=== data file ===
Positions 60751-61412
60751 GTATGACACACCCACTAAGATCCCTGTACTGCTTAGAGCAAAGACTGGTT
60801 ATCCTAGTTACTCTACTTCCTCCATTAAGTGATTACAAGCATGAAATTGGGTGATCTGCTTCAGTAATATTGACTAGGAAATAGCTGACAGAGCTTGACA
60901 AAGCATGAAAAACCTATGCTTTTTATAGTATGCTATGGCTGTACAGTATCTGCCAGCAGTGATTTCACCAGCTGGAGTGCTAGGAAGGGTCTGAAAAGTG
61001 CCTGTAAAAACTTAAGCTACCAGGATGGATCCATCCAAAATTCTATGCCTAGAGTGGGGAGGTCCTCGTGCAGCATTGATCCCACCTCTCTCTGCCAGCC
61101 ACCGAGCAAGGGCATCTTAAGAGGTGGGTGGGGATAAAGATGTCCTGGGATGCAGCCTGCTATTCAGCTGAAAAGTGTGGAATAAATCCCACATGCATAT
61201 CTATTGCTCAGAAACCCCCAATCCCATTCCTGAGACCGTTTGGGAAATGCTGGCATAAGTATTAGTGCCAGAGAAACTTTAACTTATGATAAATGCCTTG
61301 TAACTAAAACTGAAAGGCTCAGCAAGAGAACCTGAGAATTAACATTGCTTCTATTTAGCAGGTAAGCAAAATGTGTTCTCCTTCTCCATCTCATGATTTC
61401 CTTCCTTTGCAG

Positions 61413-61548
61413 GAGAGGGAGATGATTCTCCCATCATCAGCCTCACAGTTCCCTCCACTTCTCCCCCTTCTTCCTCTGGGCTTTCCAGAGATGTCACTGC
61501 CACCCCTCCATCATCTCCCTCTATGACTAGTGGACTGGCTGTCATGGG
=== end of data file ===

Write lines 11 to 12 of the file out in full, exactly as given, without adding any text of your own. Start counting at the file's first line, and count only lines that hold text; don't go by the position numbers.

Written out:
61413 GAGAGGGAGATGATTCTCCCATCATCAGCCTCACAGTTCCCTCCACTTCTCCCCCTTCTTCCTCTGGGCTTTCCAGAGATGTCACTGC
61501 CACCCCTCCATCATCTCCCTCTATGACTAGTGGACTGGCTGTCATGGG